A food forest is sort of a perennial garden blended with an orchard all set up in one fantastic system that requires minimal effort to grow and produces large amounts of food. Sounds pretty good, right?
If you look around in a forest, you notice that the plants, animals, and insects all grow together in a balanced ecosystem that survives and carries on without intervention from people. All of the creatures have benefical relationships with other creatures and they can even help each other grow or protect each other from other creatures. They all grow and thrive withoutour help. So why couldn’t a garden grow that way?
That is wht a food forest does. It is full of perennial food sources that were set up by people to function as a natural ecosystem and therefore needing far less human intervention to supply abundant amounts of food for the people and all of their friends.
The idea is that you set it up once, puting tons of hard work planning the arrangement of the forest and strategically planting everything in beds set up to last for years to come, and then, once established, sit back and watch it grow. You will have to do some minimal upkeep, like pruning, and you will have to collect your harvest. A perfect addition to my homesead.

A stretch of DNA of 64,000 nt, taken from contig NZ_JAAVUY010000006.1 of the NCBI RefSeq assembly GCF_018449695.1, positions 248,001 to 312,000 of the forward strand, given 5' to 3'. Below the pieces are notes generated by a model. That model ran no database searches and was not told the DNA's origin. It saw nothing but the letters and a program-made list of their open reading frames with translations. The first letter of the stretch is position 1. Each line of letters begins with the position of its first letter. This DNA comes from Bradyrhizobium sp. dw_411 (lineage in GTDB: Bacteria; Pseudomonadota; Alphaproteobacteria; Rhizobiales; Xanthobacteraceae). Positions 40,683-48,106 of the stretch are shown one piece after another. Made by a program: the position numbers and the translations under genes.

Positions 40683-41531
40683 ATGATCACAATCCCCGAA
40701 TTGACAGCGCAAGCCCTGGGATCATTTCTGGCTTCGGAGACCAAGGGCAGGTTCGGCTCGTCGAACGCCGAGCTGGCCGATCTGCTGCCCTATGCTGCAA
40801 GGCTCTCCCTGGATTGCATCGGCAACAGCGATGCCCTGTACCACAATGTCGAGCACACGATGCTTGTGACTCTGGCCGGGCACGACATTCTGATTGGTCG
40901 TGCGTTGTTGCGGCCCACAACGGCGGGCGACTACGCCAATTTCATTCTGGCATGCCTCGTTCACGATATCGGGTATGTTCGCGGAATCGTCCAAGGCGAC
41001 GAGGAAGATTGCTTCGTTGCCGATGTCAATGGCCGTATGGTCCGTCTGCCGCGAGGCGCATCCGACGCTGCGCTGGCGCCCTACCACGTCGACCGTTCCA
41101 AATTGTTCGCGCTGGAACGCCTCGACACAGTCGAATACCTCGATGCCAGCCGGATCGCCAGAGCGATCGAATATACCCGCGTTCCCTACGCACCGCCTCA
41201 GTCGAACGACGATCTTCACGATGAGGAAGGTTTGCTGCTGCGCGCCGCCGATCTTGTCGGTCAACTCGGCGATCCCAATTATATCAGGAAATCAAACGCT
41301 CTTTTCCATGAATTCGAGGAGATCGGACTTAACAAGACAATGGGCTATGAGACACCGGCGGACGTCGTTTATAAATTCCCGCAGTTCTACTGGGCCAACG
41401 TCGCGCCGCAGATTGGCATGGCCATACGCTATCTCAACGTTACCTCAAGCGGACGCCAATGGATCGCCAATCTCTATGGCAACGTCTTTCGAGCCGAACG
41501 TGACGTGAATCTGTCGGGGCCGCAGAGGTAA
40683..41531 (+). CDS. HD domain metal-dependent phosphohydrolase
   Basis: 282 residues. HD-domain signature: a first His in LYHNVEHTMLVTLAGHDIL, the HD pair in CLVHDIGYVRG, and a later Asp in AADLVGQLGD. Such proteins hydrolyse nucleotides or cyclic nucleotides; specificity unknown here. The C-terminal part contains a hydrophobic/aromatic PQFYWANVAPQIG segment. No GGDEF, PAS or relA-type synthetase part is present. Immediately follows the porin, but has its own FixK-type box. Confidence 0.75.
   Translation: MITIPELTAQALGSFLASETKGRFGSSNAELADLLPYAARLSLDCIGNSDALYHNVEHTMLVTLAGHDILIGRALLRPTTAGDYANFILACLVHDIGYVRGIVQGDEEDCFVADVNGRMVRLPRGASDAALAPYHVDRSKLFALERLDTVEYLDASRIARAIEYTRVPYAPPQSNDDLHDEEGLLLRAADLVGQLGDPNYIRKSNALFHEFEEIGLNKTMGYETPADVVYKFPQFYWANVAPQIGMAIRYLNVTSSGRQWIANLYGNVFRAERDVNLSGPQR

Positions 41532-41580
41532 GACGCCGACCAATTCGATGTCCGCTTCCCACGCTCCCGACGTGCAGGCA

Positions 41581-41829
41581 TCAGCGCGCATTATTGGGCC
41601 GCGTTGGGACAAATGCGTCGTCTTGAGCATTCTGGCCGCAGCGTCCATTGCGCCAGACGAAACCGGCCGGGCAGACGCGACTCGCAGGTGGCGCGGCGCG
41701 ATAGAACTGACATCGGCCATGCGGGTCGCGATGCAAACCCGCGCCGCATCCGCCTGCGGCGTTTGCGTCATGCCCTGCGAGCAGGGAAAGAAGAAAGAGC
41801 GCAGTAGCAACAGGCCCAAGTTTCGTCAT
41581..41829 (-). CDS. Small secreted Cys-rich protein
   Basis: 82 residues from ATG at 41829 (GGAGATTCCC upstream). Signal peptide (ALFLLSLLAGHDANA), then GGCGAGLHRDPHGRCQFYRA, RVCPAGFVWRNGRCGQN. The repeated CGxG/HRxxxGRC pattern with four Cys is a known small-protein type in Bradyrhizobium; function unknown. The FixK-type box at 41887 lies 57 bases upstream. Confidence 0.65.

A food forest is made up of many layers, each consisting of a different type of plant. These layers start with ground cover, includes bushes and vines, and goes up to the tall trees of the canopy. By spacing the trees farther apart than you would need to, you allow small amounts of light through so the lower layers can grow more efficiently.
You also heavily incorporate the outer edges of the food forest in your production area. You can plant the larger trees and more shade tolerant plants towards the center of the food forest and radually plant shorter and shorter sun loving shrubs and plants around the edge of your forest.
After a few years of growth, you will have more food in production that you could ever hope to eat. Plenty of food to share. That should free up your gardening time to do all the other projects on the honey do list. Or you could hang a hammock on your apple trees and take a little rest…
(More detailed explainations of the layers coming in the near future)
Check out these links for more information:
I encourage anymore who has a post on their own blog about food forests to share it in the comments. The more information the better!